We have seen some significant progress on AIDS, malaria especially from the United States and innovative financing from the UK and France; but G8 donors are not meeting their commitments to strengthen broader health systems. Even the historic increase of 530,000 Africans receiving AIDS treatment in the past year is less than what is needed to achieve “near universal access” to treatment in Africa by 2010. Meeting this goal will require at least 655, 000 Africans being placed on medication each year.
The UK and Canada are on track, but the rest of the G8 are off track.
On the whole, the G8 have not scaled up aid to help African governments provide universal primary education. Despite leadership from the UK and to some extent Canada, collective funding for education from G8 donors has been static or declining over the last two years. The US Congress has also recently taken a leadership role on education, though their efforts do not show up in this year’s data.
Germany, Italy and France are on track, but the rest of the G8 are off track.
G8 investments in the water and sanitation sector continue to drop, rather than increase, despite clear linkages between clean water and sanitation and improving health and education. Germany alone provides its equitable share and is on track. G8 donors provided less than half of what they needed to in 2005 to fulfill their promise on water and sanitation.
Progress on governance is hard to assess. The US, the UK, France and Canada are relatively on track. Germany, Italy and Japan are relatively off track.
Although G8 countries have demonstrated a broad commitment to supporting governance reform in Africa, the commitment must go beyond signing and ratification of conventions. G8 countries must begin enforcing these international anti-corruption conventions, increasing investments in civil society and independent watchdog groups and taking immediate and forceful action to return some of the $20-$40 billion in illegally stolen assets that are estimated to be held in rich countries.
Peace and security Edit
Progress on peace and security is hard to assess, but all G8 countries are off track on their agreed responsibility to protect, especially in Darfur.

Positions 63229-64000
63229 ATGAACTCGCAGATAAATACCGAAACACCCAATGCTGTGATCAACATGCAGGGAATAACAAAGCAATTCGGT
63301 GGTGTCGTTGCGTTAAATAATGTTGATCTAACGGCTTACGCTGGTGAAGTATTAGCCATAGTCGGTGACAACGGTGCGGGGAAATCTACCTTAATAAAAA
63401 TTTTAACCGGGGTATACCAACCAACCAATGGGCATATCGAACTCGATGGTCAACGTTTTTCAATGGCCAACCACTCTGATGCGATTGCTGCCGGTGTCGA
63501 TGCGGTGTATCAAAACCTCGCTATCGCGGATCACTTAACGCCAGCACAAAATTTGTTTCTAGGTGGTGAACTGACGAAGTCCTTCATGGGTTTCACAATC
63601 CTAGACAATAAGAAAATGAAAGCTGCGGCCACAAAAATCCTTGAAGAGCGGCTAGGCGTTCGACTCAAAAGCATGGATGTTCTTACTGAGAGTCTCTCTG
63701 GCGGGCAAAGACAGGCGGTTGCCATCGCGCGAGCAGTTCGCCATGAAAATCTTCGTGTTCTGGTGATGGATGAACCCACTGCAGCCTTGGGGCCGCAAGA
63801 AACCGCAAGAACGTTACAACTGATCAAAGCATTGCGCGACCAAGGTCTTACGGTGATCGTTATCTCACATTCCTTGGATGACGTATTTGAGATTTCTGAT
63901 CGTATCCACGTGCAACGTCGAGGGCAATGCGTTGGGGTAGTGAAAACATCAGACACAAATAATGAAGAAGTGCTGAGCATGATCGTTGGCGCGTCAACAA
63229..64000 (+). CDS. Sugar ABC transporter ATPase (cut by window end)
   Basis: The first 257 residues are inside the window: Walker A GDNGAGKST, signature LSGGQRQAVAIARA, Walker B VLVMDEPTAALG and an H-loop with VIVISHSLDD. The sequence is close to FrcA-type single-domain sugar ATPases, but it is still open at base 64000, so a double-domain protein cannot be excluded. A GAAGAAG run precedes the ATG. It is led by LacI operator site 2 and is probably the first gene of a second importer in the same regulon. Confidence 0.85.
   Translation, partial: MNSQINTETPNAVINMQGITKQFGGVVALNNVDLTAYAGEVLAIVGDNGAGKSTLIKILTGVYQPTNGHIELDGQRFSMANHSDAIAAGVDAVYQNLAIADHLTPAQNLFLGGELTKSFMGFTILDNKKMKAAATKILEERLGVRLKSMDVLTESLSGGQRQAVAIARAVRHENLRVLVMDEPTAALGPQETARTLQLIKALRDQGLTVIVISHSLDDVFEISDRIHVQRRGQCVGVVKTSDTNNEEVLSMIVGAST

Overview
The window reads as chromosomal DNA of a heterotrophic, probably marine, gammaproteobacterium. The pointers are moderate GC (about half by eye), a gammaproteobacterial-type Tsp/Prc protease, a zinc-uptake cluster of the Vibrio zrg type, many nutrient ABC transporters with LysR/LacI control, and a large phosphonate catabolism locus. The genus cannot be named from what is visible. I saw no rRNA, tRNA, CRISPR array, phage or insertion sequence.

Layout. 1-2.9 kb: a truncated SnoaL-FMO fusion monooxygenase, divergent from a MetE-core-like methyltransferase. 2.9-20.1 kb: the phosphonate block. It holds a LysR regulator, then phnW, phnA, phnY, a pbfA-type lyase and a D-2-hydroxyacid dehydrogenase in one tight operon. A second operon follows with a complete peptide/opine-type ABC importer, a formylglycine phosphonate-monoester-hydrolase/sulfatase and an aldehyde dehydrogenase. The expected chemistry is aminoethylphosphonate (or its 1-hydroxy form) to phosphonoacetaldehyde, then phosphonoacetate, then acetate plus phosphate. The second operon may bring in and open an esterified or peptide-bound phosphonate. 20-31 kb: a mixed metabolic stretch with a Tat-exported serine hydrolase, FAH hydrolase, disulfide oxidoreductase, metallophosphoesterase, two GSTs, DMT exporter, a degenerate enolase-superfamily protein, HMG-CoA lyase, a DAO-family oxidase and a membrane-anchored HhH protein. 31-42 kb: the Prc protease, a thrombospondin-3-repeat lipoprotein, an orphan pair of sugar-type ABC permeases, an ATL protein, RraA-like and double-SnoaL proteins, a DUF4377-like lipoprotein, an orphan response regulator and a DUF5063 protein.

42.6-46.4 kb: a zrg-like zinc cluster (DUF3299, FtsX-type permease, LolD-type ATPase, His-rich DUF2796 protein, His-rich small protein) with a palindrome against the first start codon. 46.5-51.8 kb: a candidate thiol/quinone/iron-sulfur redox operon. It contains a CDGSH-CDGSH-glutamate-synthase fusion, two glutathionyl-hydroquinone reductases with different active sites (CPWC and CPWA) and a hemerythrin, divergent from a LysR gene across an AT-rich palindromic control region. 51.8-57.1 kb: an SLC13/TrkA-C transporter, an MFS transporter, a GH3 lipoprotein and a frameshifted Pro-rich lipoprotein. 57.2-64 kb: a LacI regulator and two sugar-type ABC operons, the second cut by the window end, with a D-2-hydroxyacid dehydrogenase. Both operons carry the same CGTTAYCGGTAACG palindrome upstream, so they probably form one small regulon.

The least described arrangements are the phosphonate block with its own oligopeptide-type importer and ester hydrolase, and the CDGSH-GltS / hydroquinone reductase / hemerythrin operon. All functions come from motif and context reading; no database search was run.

The G8 is broadly committed to boosting Africa’s peacekeeping capacity, but there are a number of systemic needs that the G8 have yet to specifically address. These needs include institutional capacity at the African Union (AU), transport and logistic support, harmonizing troop training programs and increasing cash assistance to the AU’s peace support operations. The lack of progress to stop genocide in Darfur and the daily atrocities occurring there make it clear that the G8 and the broader international community have not fulfilled their obligation under the Responsibility to Protect principle unanimously adopted by heads of state and government at the UN World Summit in September 2005.
About DATA Edit
DATA aims to raise awareness about and spark response to the crisis of AIDS and extreme poverty in Africa. At the core of DATA’s mission is a view that these issues are not about charity, but about equality and justice. DATA also call on Africa’s leaders to strengthen democracy, accountability and transparency in government to ensure that increased support benefits the people that need it most. The Africa Monitor will be launched in Johannesburg on May 29, 2007. Whereas the DATA Report helps hold the G8 accountable for their commitments to Africa, the Africa Monitor helps hold African leaders accountable for their commitments.
Related topics Edit
- DATA press release, May 15 2007